Thursday, December 1, 2011

Shivering with love…

My dog does something I call the “Shake of Love.” It happens when I (or anyone, really) spend more than four seconds giving her undivided attention. We could be wrestling, or I could be scratching her belly. Whatever initiates it, she deeply enjoys such encounters, her speedily wagging tail being all the proof I need. And if I (or anyone, really) keep it up long enough, she’ll get so overwhelmed with joy that she stops and shakes herself as fast as possible, as if she’d just been doused with water. As I said, the “Shake of Love.” After which, she bounds back to me (or anyone, really), making it abundantly clear she wants the tummy rub, wrestling, personal attention continued. It’s all very cute. Until it’s not, and I have to make her stop wrestling with or licking me. Fawkes the Dog is nothing if not…persistent.

And consistent. Because this pretty much occurs without fail. Again, fulfill every above condition and Fawkes, she’s a-shakin’. Therefore, naturally, I’m jealous. My enjoyment of or ‘love’ for others decidedly does not arise so quickly, so excessively, so exuberantly, so easily. Not usually, at least. Sure, some would say, “Shane, dogs are different, more trusting.” But why should that be? Dogs get scared too. And especially for us Christians, we who follow the leader who once implored, “Love you neighbor as yourself.” Though we can’t wick water off our bodies with wild gesticulations (thus our shakes of love would look a tad different), why aren’t we as generous and enraptured with our love of others as my dog?

I wonder if the key here is memory. Our dog trainer said, “Don’t discipline Fawkes if she chews up the sofa, but you weren’t around when it happened. Her short-term memory is limited. So she won’t associate your discipline with her actions.” Humans, by contrast, remember much, much more. I read recently about the memory-making wonder machine that is the human brain, how we form richly detailed memories, how frequently that occurs, how we translate those memories into general impressions (and biases) about the world, ourselves and others.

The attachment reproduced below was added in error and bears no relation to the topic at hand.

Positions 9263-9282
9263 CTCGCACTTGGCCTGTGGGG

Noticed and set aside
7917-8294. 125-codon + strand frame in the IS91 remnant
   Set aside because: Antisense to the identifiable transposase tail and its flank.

And particularly, how amazing we are at… distorting what happens to us. Apparently, studies show that when a person’s wronged, s/he often amplifies how bad what happened actually was. But when the shoe’s on the other foot, we “remember” ourselves being much more conscientious and considerate than the person we wronged says we were. Of course, in some situations it doesn’t matter whether a person amplifies the offense or not. Some wrongs are truly horrific, regardless the excuses an offender gives. But in the everyday rush hours and pushy airport lines of life, it rings true to my experience that people (not me, of course) would remember the actions of others in more negative lights than the actions of self. And therefore- perhaps- be more reserved with offering love, trust, kindness than our short-term limited, lovable pets.

Fortunately for us, though, another human capacity is change, i.e. if we’re open to the possibility that maybe someone ‘remembers’ an issue differently than you, we can adapt our feelings of hurt or frustration by seeking common ground. I wonder, even, if this has something to do with what Jesus meant by, “Love your neighbor as you love yourself.” We’re often quick to see extenuating circumstances in our behavior, accept complex motivations for what we do, or excuse an oversight or thoughtless action. Sometimes we’re even capable of forgiving ourselves. What if we extended the same treatment to others? What if we did so repeatedly enough, even, that our instincts weren’t based on the pained, fearful, unloving or selfish memories we’re so good are creating and storing, but on the loving, joyful, patient and accepting attitudes we allow for our own behavior? That need not be mean indulging another’s mistakes, idiotic actions or downright malicious deeds. Our big brains can tell the difference. But perhaps if we accepted that most others as, basically, the same wonderful, flawed humans we are, we’d find ourselves shaking with love more often. And life would be sweeter for it.

Grace and Peace,

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